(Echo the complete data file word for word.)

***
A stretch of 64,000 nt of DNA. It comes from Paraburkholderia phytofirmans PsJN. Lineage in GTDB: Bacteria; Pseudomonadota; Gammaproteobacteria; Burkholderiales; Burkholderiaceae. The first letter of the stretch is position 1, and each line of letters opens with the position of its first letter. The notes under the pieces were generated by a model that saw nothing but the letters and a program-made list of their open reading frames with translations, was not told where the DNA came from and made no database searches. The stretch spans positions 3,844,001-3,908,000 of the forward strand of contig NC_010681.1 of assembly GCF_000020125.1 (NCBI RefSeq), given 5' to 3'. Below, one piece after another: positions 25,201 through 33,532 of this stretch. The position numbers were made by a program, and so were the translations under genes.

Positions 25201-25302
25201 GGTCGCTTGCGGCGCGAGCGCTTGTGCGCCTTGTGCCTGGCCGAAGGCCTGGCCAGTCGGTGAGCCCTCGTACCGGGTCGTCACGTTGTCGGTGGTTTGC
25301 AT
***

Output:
A stretch of 64,000 nt of DNA. It comes from Paraburkholderia phytofirmans PsJN. Lineage in GTDB: Bacteria; Pseudomonadota; Gammaproteobacteria; Burkholderiales; Burkholderiaceae. The first letter of the stretch is position 1, and each line of letters opens with the position of its first letter. The notes under the pieces were generated by a model that saw nothing but the letters and a program-made list of their open reading frames with translations, was not told where the DNA came from and made no database searches. The stretch spans positions 3,844,001-3,908,000 of the forward strand of contig NC_010681.1 of assembly GCF_000020125.1 (NCBI RefSeq), given 5' to 3'. Below, one piece after another: positions 25,201 through 33,532 of this stretch. The position numbers were made by a program, and so were the translations under genes.

Positions 25201-25302
25201 GGTCGCTTGCGGCGCGAGCGCTTGTGCGCCTTGTGCCTGGCCGAAGGCCTGGCCAGTCGGTGAGCCCTCGTACCGGGTCGTCACGTTGTCGGTGGTTTGC
25301 AT